SIPROC 2: The Canfield Joint

US Patent Number 5,699,695
Inventors: Stephen L. Canfield, Charles F. Reinholtz, Robert J. Salerno, and Anthony J. Ganino.
Assignee: Virginia Tech Intellectual Properties, Inc.
Status: Expired.

In May 1997, Dr. Stephen Canfield submitted his PhD thesis entitled “Development of the Carpal Wrist; a Symmetric, Parallel-Architecture Robotic Wrist.” A patent application was also filed on this novel joint, better known in aerospace circles as the Canfield Joint, resulting in US patent number 5,699,695, issued December 23, 1997. This awesome little joint allows complete hemispherical movement for attached devices. Constellation’s CEV might have used Canfield joint-based solar panels and RCS thrusters, had it not been cancelled. Real-world prototypes of Canfield joint-based RCS thrusters have even been built!

The Technology Area

This patent describes a mechanical, multiple-degree-of-freedom, robotic wrist. Specifically, it discloses how to construct and use a mechanical wrist with a base plate and a distal plate, where objects mounted to the distal plate enjoy a wide range of motion in the hemisphere above the base plate.

Specifics of the Patent

The Canfield joint acts as a carpal wrist. That is, it mimics the behavior of a human wrist. Your wrist allows you to turn your hand in a nearly full hemisphere of motion relative to its interface with your radius and ulna. A Canfield joint allows an object, such as a thruster, mounted on a distal plate to rotate to virtually any orientation within a hemisphere above a connected base plate. Click here to see a Canfield joint-mounted RCS thruster. This device is broadly characterized in Claim 1:

A device for the movement and positioning of an element in space, comprising:
a [base] plate;
a distal plate;
six linking members, each having two ends and being of substantially equal length;
a first three of said linking members each being connected at one end to said [base] plate by a [base] joint allowing a single degree-of-freedom, and at an opposite end to one of a second three of said linking members by a mid-joint allowing three degrees-of-freedom, said mid-joint comprising a plurality of revolute joints; and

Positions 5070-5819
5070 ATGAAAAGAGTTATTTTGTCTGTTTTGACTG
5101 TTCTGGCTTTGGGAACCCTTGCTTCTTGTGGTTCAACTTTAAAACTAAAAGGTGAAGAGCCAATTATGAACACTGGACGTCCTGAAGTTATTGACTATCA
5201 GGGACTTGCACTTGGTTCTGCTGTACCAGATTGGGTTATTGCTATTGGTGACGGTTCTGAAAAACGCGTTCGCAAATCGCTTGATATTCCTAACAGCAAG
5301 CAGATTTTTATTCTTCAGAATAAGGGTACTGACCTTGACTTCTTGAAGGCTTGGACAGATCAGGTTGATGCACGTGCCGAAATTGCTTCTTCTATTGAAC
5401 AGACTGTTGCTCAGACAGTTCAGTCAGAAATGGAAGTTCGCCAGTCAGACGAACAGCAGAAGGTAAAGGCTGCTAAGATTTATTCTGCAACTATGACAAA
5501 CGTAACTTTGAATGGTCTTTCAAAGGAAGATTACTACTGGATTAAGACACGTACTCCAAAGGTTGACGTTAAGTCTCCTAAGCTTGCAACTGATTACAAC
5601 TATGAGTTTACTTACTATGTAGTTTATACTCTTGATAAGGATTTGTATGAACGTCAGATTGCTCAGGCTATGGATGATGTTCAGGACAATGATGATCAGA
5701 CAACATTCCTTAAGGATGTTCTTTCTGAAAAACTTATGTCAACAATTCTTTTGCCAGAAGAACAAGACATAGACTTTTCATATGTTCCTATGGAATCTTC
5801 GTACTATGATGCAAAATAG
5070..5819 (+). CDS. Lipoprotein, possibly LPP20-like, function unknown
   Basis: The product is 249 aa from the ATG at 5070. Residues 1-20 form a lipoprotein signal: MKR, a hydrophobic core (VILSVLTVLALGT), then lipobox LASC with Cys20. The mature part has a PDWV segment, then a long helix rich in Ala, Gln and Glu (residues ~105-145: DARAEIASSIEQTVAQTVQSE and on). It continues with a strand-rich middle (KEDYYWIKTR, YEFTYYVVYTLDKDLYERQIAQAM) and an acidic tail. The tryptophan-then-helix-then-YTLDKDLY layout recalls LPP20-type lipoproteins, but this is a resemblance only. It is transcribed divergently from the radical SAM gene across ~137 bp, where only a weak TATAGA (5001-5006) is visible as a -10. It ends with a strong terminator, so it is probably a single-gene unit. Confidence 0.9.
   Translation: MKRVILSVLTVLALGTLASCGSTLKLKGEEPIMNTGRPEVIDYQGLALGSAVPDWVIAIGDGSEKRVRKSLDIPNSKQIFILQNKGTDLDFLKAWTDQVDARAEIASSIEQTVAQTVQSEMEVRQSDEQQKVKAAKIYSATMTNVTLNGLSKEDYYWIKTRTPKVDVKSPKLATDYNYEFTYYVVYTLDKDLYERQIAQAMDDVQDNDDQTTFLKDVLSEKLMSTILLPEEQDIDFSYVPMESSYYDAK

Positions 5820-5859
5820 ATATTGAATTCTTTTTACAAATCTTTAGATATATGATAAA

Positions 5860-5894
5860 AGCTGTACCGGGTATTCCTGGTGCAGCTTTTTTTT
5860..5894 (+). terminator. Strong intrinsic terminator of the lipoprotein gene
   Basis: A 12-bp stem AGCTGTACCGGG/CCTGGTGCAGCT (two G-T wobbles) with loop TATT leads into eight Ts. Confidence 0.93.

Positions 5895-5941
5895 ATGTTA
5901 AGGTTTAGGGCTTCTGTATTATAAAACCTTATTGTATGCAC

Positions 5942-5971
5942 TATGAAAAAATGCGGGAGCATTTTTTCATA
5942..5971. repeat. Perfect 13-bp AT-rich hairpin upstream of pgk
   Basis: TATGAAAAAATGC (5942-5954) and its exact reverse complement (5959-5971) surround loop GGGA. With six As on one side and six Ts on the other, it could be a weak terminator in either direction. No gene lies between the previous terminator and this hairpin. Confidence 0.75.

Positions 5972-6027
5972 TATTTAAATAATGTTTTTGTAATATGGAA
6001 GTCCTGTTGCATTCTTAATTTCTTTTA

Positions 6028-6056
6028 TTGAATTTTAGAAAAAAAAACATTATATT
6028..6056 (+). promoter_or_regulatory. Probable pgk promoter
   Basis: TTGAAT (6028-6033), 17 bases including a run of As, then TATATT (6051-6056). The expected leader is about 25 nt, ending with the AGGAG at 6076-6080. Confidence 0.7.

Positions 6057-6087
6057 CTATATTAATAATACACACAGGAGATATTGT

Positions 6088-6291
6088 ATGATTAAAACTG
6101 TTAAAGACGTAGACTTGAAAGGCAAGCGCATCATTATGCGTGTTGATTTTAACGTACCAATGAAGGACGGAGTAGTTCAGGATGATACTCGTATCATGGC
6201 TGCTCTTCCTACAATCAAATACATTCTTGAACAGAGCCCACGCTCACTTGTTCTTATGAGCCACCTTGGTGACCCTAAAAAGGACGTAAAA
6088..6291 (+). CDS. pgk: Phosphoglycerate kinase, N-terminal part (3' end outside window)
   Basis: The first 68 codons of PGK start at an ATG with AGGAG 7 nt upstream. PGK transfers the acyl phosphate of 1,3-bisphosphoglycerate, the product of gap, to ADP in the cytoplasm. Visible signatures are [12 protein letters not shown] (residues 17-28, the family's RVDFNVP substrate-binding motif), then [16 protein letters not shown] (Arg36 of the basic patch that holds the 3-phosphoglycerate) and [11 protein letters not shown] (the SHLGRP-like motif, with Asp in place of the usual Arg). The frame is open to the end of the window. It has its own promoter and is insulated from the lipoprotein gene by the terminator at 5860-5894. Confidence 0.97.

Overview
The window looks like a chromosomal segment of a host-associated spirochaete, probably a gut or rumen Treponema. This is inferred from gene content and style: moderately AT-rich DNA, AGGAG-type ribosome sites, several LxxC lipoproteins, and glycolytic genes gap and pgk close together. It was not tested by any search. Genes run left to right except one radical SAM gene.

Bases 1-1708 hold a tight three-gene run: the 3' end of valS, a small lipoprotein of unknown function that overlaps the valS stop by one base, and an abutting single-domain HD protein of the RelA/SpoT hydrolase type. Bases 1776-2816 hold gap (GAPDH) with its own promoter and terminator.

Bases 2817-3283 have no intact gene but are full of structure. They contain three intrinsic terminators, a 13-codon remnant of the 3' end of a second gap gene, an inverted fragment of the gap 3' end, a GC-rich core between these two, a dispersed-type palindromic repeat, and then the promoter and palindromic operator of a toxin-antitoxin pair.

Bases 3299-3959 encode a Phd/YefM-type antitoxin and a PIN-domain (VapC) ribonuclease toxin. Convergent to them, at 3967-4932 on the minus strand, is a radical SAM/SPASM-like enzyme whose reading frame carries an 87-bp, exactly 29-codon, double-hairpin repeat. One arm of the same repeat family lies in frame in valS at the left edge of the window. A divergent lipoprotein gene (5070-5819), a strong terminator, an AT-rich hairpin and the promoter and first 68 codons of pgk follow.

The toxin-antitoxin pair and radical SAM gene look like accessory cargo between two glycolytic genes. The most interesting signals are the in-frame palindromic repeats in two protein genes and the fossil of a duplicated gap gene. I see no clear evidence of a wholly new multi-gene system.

each of said second three of said linking members being connected at one end to said distal plate by a distal joint allowing a single degree-of-freedom.

My Analysis

Among other reasons, the Canfield joint is interesting because it fits into different spaces compared to traditional joints, allows precise control over the orientation of attached devices, and allows attached devices to move in a manner similar to the motion of a human wrist. It is capable of producing pitch and yam motions in excess of 180 degrees while moving up and down relative to the base plate. The Canfield joint can be configured to be controlled remotely by three actuators, eliminating parts and complexity in certain applications. The structure of the Canfield joint allows cables, wires, and other conduits to interconnect between devices mounted on the base and distal plates. This arrangement, similar to the way veins and nerves pass through a human wrist’s carpal tunnel, is essential for power, fluid, and wired data transmission between devices.

Many people have experimented with using the Canfield joint on future spacecraft. Constellation’s CEV would have replaced Apollo-style quad block RCS thrusters with single, Canfield-joint mounted thrusters, greatly reducing complexity. Kirk Sorensen has a lot of cool ideas on how to use the Canfield joint to solve solar panel orientation issues on a tether spacecraft and address issues with artificial gravity/nuclear-electric propulsion vehicles. Canfield joints can potentially replace other pivot points on spacecraft, as well. Because the Canfield joint allows a conduit to pass between the two plates, it could even be used as the basis for more flexible and forgiving docking systems. A flexible, pressurized tube could be mounted between the plates with openings on both ends, with one plate mounted to a spacecraft carrying astronauts and the other plate holding a docking port.

The invention described in the Canfield joint patent (#5,699,695) expired on December 26, 2001. The disclosed invention is currently in the public domain, although other inventions based utilizing the Canfield joint are not necessarily in the public domain.

Happy creating!

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